Coronavirus Crisis: Systemic Racism Makes Black & Brown People More Susceptible to Illness

You don’t need to live in a major metropolitan city to see how the coronavirus is selecting its victims

coroanvirus latinos and black communities

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You don’t need to live in a major metropolitan city to see how the coronavirus is selecting its victims. Images show the reality of those than can afford to shelter-in-place and those that continue to go to work because they don’t have any other choice. Early COVID-19 statistics show that the community most at risk of contracting the disease and dying it from it is the black and brown community. 

The U.S. Surgeon General Jerome Adams said yesterday on CBS “This Morning” that minorities, especially the black community, are more susceptible to the coronavirus because of pre-existing health issues. 

“I’ve shared myself personally that I have high blood pressure,” Gen. Adams said. “That I have heart disease and spent a week in the (intensive care unit) due to a heart condition. That I actually have asthma and I’m pre-diabetic, and so I represent that legacy of growing up poor and black in America. I and many black Americans are at higher risk for COVID. It’s why we need everyone to do their part to slow the spread.”

CNN reports that some of the areas hardest hit include  Louisiana, Illinois, Michigan, and New Jersey, where a majority of the population is black, and the numbers there are quite strikingIn Chicago, 72 percent of coronavirus victims that have died are black, in Louisiana, it is 70 percent, in Michigan, it is 40 percent. The same is the case in Boston, where officials there say they are seeing a surge in cases among Black and Latino communities.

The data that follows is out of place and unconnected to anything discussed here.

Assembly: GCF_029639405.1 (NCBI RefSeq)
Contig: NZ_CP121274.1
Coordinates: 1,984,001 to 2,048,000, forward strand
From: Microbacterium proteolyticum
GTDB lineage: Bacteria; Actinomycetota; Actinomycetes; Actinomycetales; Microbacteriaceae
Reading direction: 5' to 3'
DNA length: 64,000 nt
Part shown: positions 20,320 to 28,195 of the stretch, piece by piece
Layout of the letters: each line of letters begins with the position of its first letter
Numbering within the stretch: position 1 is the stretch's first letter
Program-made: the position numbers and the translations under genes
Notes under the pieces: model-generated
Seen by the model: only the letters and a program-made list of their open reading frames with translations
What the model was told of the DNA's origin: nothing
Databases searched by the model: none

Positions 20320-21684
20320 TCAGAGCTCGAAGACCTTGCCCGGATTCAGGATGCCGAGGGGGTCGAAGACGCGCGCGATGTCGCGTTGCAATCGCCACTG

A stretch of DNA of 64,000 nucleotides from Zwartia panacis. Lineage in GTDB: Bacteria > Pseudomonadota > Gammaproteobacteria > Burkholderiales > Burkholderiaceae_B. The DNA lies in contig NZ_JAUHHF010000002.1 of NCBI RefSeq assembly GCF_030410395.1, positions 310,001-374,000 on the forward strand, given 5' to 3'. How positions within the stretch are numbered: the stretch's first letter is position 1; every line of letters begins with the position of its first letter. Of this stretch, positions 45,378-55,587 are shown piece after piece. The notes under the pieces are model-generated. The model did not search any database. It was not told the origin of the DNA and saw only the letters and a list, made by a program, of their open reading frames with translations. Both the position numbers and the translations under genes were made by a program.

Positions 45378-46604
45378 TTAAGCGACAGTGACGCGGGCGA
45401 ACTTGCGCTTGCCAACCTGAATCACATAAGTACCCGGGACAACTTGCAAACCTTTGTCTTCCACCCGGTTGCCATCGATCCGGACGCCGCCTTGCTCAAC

However, it is essential to note that the coronavirus is hitting these communities harder, not because their DNA is different than other groups. It is because of socioeconomic discrepancies in our country, including a failing health care system, low-paying jobs, and racial injustice.

This is a vulnerable community and information is sometimes difficult to share and get to these individuals,” Manny Lopes, president, and chief executive of the neighborhood health center in Boston, said in an interview with the Boston Globe. “It’s a large immigrant community that is always afraid in the environment they live in today, even before the virus.”

As we reported late last week, Latino farmworkers continue to work without protective gear in California. In New York, the minority population continues to jam the subways as they also go to work, and it’s like that in the rest of the country. They are not irresponsible. They are going to work when millions are either out of a job or have the luxury of staying at home. It’s a no-win situation. 

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